The 2021 Digital Toronto Fringe takes place July 21-July 31 with over 65 shows and nightly communal events, including a digital Fringe Tent.
I sat down with Lucy Eveleigh, executive director of the Toronto Fringe Festival, to chat about digital theatre, inclusive programming, and the future of Fringe culture.
The 2021 Digital Toronto Fringe is running July 21-31. The slogan is “Fringe Where You Are”—I’m wondering what that slogan means to you?
It really is about a global network. I think what we’ve lent into is this idea that if we’re going to do digital, then it means that people can access it from anywhere. We’re really pushing this idea that we’re part of the Canadian Association of Fringe Festivals, but we’re also part of World Fringe. It’s 300 Fringes across the world, and there’s a beautiful network that meet and talk. It was born out of that and then, this idea that you know, anyone can watch. I think it’s really exciting to bring predominantly Toronto work out to other folks, for artists who can’t tour, especially now that people can’t come here. It is a way to connect across the globe.
Fringe has hosted digital theatre events in the past- this past January Next Stage Festival held the Community Booster, and last July, The Fringe Collective was presented- What were the community responses to these past digital theatre events? Was it international? National?
It was pretty international. Fringe 2020, Fringe Collective, had a lot of international people tuning in from all over the place. Next Stage felt like a smaller piece of the puzzle, and we didn’t actually do a huge amount of marketing for that festival. Next Stage was about community building and people who were wanting to engage at that time of year in that format. We’ve done a little more this year in terms of marketing. It will be interesting to see the difference, to see if there is a spike in views from around the world.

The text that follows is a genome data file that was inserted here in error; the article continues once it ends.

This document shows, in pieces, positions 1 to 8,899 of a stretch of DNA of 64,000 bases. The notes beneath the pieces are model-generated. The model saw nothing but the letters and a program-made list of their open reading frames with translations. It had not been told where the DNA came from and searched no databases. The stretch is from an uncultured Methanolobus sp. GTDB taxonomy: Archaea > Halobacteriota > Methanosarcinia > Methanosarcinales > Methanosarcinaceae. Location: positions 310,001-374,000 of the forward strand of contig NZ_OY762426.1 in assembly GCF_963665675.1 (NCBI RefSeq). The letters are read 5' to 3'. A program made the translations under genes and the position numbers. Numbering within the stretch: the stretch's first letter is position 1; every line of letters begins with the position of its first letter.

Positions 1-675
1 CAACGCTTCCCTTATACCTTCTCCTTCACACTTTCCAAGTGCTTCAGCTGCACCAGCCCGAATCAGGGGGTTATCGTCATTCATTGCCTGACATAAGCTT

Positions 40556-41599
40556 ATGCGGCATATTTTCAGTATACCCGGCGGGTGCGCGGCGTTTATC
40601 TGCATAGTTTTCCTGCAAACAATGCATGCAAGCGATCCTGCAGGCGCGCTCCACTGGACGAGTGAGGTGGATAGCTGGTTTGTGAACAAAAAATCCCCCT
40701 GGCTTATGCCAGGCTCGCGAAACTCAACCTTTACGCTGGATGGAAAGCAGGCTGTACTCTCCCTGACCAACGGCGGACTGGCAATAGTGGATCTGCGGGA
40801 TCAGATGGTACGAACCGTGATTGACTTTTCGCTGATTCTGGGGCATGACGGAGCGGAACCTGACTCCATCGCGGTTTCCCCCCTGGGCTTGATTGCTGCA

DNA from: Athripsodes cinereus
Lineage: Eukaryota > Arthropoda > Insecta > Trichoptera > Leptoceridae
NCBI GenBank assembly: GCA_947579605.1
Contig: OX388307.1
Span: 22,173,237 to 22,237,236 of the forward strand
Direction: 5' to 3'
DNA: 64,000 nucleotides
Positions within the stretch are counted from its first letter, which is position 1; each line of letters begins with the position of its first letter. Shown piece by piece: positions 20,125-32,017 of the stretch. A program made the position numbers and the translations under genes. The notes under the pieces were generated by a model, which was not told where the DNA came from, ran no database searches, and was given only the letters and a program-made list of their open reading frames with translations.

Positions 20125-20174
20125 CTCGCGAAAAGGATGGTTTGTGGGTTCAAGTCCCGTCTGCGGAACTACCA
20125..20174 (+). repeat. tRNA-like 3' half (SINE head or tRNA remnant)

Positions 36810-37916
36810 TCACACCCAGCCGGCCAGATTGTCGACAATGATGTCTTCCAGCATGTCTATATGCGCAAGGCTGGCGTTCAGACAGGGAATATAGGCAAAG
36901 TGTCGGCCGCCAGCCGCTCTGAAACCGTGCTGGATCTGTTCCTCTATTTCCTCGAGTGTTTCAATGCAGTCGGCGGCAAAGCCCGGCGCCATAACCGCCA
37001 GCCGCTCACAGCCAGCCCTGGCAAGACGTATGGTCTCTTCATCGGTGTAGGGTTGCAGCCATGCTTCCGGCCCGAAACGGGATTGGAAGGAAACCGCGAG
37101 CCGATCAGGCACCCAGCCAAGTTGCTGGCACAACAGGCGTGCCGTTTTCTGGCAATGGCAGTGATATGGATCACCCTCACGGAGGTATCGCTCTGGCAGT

Typically Fringe is a lottery submission process. How was the submission process different this year, and has its process surprised you in any way?
It was still a lottery. I was surprised. We had enough space to do a lottery because we based it roughly on the numbers from last year. We wanted to prioritize BIPOC individuals so we did a two-phase lottery for this year whereby we selected from a BIPOC pool first. We reserved 50% of the slots for BIPOC companies.
I was surprised at how many people applied at all to a digital festival. I really was like “everyone is going to be over it, I don’t know how this is going to go,” and we received 230 or something applications to a digital festival. That was really amazing to me because people knew what they were getting into, and they brought a digital offering. That was exciting, and that also propelled us to continue doing digital work in the future.
So, that’s quite a positive impact that the digital element to the festivals has had, that going forward you’ll have this new category of theatre.
Yeah, because I think there’s a desire for it not only from a global point of view but also from an accessibility point of view. There are so many people that haven’t accessed theatre, for whatever reason, whether it’s physically in a space or cognitive concerns. Whatever the reasons are, I think there are a lot of people who are actually finding comfort in being able to watch theatre from their own home. I think we will see this new audience developing, and I want to keep hold of them for Fringe and theatre in general.
What makes these video presentations theatre as opposed to film? Or is there any difference?